I have mixed feelings about the most recent installment of Dollhouse, and that’s odd to say considering this is the penultimate episode that will be airing. But I couldn’t stand the first half of this episode. The Sleeping Beauty story was far too heavy handed, and the sections at the beginning with the young Susan meeting the older, wiser “best possible future” version of herself were the most insufferable of all. It’s perfectly fine to allude to the fairy tale (and I think there ultimately was a good payoff for its use at the end, albeit one that I think produces a very complicated reading), but it isn’t fine to lay that allusion on so thick that it isn’t an allusion anymore and it becomes completely insulting to your audience.
Echo-as-Susan tells little Susan to think of herself as the prince when she reads the story, to think that Briar Rose willed the prince into being, thus saving herself, but in the end, it’s Alpha that imprints Echo/Caroline or whomever she is with that personality, and I am uncertain what we’re supposed to assume about his act of heroism here. I think the best and most likely reading is that Caroline made a pact with Alpha before they both entered the Dollhouse to somehow destroy it from the inside, with Alpha “malfunctioning” and going rogue in order to manipulate Ballard into letting him back in so he could save Caroline, which is the personality I’m presuming he imprinted Echo with, prior to their make-out session. However, does that count as Briar Rose/Echo “dreaming” her prince/Alpha into being, and thus saving herself? I suppose it does, since the plot was hatched long before she became one of many sleeping beauties in the Dollhouse.
So, completely insufferable Sleeping Beauty allusion aside, once Ballard and Alpha-as-Stephen A. Koepler-who-designed-the-Dollhouse enter into the inner sanctum, things got really good. My husband has long since wondered why the Dollhouse has such a terrible security system, and I came to the same conclusion with this episode. Even thought the place is underground, that doesn’t mean a secret corporation should be so damned easy to access! This place has barely a fraction of the kind of security protocols a bank vault has, so it’s basically been begging for Alpha to come back and slaughter everyone, etc.
It is, however, pretty clever on Ballard’s part to break up with Mellie in order to track her back to the main site of the Dollhouse, and then to track down the man who designed the sustainable environmental life support system that an underground building would need . . . and much more clever on Alpha’s part to engineer Paul’s manipulation to get himself back in. And even cleverer to affect such a horrible, annoying personality as to not arise any suspicions that he may, in fact, be a killer Doll.
There were some great payoffs once Ballard and Alpha were inside the Dollhouse as well. I really liked the moment where Alpha refuses to go down the stairs that don’t have risers for fear something will reach out and grab him, which was reiterated when Ballard battles Boyd and Echo reaches out to grab Ballard’s ankles and trip him. This was, perhaps, the best payoff to that Sleeping Beauty story, as Echo (basically asleep as a human being) manages to defend herself. I also enjoyed Alpha’s confrontation with Claire Saunders, as he lovingly fondles the face he carved up, moments after taking a blade to Victor’s face.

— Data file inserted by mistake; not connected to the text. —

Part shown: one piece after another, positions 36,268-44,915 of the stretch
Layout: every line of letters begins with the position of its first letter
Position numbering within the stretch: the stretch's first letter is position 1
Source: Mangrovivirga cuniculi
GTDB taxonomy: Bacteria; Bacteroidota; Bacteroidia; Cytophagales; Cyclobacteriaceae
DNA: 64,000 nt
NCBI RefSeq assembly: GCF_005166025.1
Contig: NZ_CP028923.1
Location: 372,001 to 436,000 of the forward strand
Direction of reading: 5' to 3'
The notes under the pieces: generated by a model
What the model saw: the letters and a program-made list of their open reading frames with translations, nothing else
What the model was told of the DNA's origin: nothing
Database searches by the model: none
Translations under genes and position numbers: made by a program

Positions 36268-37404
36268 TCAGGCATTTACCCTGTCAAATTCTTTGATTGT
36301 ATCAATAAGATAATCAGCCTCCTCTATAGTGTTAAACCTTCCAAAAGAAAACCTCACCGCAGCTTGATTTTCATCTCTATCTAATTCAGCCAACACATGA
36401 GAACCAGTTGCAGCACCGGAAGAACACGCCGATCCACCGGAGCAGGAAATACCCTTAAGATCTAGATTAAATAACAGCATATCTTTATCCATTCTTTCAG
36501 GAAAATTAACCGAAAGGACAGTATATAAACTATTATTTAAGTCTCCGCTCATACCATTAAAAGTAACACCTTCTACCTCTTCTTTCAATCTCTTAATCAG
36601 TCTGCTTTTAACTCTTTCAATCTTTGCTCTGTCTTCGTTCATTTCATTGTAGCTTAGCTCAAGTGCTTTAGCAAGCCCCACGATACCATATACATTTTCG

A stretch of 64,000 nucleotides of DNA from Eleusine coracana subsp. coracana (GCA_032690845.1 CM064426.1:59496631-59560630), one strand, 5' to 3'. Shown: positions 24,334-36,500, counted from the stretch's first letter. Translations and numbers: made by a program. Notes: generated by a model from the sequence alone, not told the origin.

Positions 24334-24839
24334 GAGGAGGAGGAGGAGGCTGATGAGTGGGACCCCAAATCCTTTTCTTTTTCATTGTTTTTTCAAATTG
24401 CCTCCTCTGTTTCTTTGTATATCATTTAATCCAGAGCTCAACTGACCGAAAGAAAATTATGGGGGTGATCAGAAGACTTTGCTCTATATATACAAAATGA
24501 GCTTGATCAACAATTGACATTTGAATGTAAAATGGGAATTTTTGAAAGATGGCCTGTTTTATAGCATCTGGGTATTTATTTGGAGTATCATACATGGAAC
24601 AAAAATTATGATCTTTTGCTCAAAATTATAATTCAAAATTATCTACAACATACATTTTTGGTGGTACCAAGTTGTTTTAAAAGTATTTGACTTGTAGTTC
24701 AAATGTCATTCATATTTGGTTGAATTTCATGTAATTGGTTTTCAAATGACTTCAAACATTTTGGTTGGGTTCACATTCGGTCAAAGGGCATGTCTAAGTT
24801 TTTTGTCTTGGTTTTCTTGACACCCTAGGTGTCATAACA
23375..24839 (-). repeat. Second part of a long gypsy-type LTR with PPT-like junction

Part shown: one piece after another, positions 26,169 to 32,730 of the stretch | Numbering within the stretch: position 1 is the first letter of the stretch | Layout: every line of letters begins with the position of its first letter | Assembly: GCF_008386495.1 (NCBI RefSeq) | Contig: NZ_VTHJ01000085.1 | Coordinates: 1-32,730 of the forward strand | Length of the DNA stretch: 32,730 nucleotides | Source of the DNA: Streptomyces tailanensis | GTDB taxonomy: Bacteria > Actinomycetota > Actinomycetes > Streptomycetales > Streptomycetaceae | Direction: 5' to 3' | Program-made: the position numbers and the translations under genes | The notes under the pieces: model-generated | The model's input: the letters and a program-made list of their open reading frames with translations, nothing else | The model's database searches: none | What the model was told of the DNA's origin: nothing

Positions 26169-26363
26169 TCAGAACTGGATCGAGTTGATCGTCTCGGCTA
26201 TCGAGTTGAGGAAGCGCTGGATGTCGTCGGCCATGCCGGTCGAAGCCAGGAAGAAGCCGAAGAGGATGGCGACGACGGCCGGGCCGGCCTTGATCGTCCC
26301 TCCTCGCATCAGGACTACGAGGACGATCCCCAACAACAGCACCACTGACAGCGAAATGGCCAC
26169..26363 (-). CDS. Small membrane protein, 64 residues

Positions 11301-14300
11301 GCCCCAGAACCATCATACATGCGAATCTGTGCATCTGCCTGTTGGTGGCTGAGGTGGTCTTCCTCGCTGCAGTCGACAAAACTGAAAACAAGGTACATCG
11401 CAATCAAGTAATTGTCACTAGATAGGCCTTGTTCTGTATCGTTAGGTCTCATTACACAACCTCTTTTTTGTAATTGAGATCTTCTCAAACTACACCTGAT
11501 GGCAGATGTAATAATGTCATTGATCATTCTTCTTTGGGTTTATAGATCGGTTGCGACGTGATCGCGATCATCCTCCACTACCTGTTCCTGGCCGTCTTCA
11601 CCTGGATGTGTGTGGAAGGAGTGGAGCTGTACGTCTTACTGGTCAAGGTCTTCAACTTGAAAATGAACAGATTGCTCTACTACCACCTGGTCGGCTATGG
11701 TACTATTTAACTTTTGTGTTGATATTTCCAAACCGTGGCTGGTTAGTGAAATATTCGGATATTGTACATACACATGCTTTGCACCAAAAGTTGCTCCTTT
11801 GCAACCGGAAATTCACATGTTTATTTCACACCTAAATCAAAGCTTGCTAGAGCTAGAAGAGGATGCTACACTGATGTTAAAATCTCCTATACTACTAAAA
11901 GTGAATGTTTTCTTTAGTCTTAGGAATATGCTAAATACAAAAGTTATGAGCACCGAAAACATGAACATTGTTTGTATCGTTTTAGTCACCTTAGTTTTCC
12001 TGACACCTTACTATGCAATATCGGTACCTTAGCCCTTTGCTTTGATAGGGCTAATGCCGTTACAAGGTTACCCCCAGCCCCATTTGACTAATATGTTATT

There was also some good misdirection before these wonderful reveals occurred, in which some Alpha-like murders turn up in Tucson and so Adele imprints Mr. Dominic’s consciousness onto Victor in order to get access to his USB files. There’s a wonderful moment when Dominic realizes what’s happened to him and he cannot handle being uploaded into another body, which is probably the first true cyberpunk crisis I’ve seen on this show. (Also, the actor who plays Victor does a pretty good Reed Diamond impression.) Dominic-as-Victor suggests they look for Alpha in Tucson, so they send Sierra out there to examine the body as a forensic biologist . . . and she discovers that the body was killed in L.A. and brought to Tucson and that it’s the body of one Stephen A. Koepler, which was a stellar reveal as Alpha had done such a convincing job of being Keopler until this point.
Also, I definitely got some confirmation for my theory that Claire is an Active when Dominic screams out “Whiskey” and she shirks away, trying to pass it off as though he just wanted a drink. I find it hard to believe that the folks who run the Dollhouse would be ignorant of their own naming conventions, so perhaps Claire is a Doll made by someone else, masquerading as a real person? (Whiskey, by the way, is the phonetic equivalent of W, the letter right after V for Victor.) If she’s Whiskey, then I have no idea how the Dollhouse chooses to name its Dolls. I had assumed they went in alphabetical order, in chronological sequence, which would make Alpha the first and Zulu the last. Surely, I thought that Claire would have really been Bravo, someone with the Dollhouse so long that the other Dolls would have no idea she was one of them. But she’s Whiskey. And I no longer know if there is a logical system in place for the naming of Dolls. Curious, that. But mark my words: Claire Saunders is an Active. And her name is Whiskey.
Because the end of this episode was so damned good, I’ll try my best to forget that the beginning of it ever happened. I am really looking forward to the upcoming season/series finale, but it’s a pity we won’t get to see Felicia Day’s to-be-unaired 13th episode until the DVD release.